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Debate on legality of lockdown a distraction, selfish opposition – Lukman

The Director-General, Progressives Governors Forum (PGF) Salihu Lukman said the debate about the legality of the current lockdown of Abuja, Lagos, and Abeokuta, the Ogun State Capital as a measure to contain the dreaded coronavirus, is a distraction and selfish reason to express opposition.

Lukman said so long as such opposition is not substantively disputing the efficacy of the lockdown as a strategic requirement for ensuring enforcement of isolation and social distancing in order to contain the spread of COVID-19 in the country, it simply projects behavioural discrepancy, which conflicts with the new emergency timeline that COVID-19 imposes on the world.

The APC Chieftain noted that this is the time when every reasonable Nigerians primary survival instinct should be about saving human life, except if they are saying that COVID-19 is not a pandemic as declared by World Health Organization or isolation and social distancing are not what is required to contain COVID-19.

Lukman apparently reacting to the argument as to the legality of President Muhammadu Buhari decision to lockdown the three states with recourse to the National Assembly by Ebun-Olu Adegborua and Femi Falana, Senior Advocates of Nigeria and the Nobel Laureate, Wole Soyinka questioned, how else could government isolate, care and treat victims of COVID-19 in these cities given the scientific evidence that you could be a carrier without showing any sign of symptoms.

He said in a statement made available to journalists in Abuja that: “The moment of decision with respect to the lockdown is the declaration by the President in his speech of Sunday, March 29, for which our legal experts and activists are contesting that it should have been referred to the National Assembly at a time when the threat of COVID-19 will not permit the National Assembly to sit. All the debate about whether the President should seek the approval of the National Assembly before declaring the lockdown is therefore simply unrealistic in the circumstance.

“Without necessarily arguing that those canvassing for the declaration of a state of emergency through the approval of the National Assembly are cheaply doing so to attract public attention, one is tempted to ask what will be their response (Messrs. Adegboruwa and Falana) if the President were to request the National Assembly to reconvene for the purpose of considering any proposal for declaration of a state of emergency in this era whereby scientifically it is not advisable for any session of the National Assembly to hold?

“If the operative norm requires isolation and social distancing for the country to be able to contain the spread of COVID-19 virus, anybody, including Messrs. Adegboruwa and Falana, will be dishonest to canvass for any sitting of the National Assembly to enforce the issue of social distancing and isolation to contain the spread of COVID-19.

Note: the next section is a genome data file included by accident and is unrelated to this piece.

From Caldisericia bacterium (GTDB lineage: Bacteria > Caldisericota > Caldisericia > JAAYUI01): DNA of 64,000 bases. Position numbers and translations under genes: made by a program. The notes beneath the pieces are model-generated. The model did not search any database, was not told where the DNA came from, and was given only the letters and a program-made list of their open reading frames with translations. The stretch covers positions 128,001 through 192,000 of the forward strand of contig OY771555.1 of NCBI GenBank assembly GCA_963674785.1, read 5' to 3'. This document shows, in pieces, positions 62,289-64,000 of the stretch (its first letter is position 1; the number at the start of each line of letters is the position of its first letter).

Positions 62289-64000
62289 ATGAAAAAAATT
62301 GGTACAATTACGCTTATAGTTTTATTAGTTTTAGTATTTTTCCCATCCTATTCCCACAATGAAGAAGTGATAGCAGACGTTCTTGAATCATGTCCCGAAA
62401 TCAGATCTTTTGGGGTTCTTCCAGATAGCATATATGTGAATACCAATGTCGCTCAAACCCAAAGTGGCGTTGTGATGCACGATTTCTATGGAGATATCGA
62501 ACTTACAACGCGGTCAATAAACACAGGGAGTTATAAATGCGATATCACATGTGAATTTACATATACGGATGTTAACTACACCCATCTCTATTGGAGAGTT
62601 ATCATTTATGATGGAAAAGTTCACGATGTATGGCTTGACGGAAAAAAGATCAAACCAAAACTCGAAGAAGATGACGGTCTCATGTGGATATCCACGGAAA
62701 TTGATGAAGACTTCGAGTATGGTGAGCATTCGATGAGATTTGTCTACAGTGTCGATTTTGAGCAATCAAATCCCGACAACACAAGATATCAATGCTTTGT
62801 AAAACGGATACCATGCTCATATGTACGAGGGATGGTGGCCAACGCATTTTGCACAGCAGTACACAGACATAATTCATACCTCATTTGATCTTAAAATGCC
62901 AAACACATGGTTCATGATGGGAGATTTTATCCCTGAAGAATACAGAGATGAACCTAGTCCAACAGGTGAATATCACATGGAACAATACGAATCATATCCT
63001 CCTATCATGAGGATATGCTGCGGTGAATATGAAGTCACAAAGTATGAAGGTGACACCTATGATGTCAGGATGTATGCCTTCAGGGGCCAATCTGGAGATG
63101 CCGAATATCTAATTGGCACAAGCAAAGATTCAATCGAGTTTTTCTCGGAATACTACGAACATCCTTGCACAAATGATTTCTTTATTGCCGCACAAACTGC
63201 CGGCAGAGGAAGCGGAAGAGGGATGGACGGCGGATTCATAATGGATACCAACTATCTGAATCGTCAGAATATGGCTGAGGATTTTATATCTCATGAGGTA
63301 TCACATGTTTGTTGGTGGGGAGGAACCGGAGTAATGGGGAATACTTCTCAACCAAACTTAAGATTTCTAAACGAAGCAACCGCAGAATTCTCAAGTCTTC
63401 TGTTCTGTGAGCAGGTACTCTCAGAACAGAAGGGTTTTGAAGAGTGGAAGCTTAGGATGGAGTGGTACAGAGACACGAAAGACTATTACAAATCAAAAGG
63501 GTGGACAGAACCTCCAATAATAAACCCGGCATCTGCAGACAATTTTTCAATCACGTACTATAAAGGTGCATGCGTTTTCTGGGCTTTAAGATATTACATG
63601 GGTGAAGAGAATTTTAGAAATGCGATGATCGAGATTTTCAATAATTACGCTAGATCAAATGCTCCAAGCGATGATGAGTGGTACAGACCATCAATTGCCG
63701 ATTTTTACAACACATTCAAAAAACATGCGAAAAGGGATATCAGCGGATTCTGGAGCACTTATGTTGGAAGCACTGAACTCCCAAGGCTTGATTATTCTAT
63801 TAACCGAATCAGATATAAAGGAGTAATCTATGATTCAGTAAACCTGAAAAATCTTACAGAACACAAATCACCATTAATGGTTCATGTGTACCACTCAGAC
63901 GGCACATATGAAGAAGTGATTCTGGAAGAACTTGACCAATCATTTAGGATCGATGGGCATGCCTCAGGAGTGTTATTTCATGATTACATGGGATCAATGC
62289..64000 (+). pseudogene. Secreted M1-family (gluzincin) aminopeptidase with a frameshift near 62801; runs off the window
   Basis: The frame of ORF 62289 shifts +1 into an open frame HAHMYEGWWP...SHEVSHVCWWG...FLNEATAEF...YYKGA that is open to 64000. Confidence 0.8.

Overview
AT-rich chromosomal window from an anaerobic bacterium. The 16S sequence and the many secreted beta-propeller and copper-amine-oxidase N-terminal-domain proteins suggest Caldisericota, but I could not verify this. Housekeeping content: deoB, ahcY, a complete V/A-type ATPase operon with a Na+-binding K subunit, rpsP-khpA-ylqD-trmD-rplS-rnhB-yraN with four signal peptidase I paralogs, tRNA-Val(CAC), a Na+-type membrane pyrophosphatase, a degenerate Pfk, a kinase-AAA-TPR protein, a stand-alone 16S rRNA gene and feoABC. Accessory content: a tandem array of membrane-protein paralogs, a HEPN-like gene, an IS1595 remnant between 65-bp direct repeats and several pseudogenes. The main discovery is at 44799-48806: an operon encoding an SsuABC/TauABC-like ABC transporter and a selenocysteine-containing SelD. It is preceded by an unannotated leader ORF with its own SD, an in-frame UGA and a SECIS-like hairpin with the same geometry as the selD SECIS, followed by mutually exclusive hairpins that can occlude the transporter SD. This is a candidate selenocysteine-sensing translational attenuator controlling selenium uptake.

“Could it be that social distancing and isolation could be achieved without lockdown? From all the arguments, it doesn’t appear this is the point of contention. One readily conclusion, therefore, is that the argument against the lockdown as declared by the President is on account of the lack of recognition of the emergency timeline which COVID-19 has imposed on the world. Leaders across the world are struggling to respond to this new timeline. Largely because it is a challenge that borders on saving human life, citizens are required to work in partnership with governments.

“In our context, working to save Nigerians from the spread of COVID-19 shouldn’t be the responsibility of the government alone. It should be the responsibility of everyone, especially those of us with some claims to knowledge and pro-people consciousness. This is what the COVID-19 emergency timeline dictates. It is not about rigid applications of knowledge and laws.

“To miss the reality of this, may mean being reckless. It would appear many of us, including very experienced elder statesmen such as our Nobel Laureate, Prof. Wole Soyinka, are still operating in the old activist timelines of being in opposition to the government. COVID-19 doesn’t allow us the luxury of government vs citizens dichotomy. This is not in any way suggesting that the government or the President should exercise absolute powers.

“To the extent that so far, across the world, as recommended by World Health Organisation (WHO), the three recommended best practices are testing, contact tracing and isolation, our knowledge and our laws should be deployed to compel citizens to observe isolation and social distancing. Under no circumstance should we seek to apply our knowledge and laws in manners that portends potentials to compromise the lives of citizens?

“The current debate around legality is needless and only confirms Prof. Honig’s assertion that ‘everything is justifiable and there can be no cause for regret when our survival is at stake.’ All the energy we expend to question the legality of decisions of government to lockdown these three cities with the highest potential to spread COVID-19 virus to every part of the country may only serve to distract the attention of government from the critical issue of ensuring effective response to contain the spread of COVID-19.

“Rather than asking the question of whether locking down Abuja, Lagos and Abeokuta are sufficient to contain the spread of COVID-19, we are seeking to undermine the government. Good enough, our state governments are responding in a way that expands the jurisdiction of the lockdown to cover virtually all parts of the country”.

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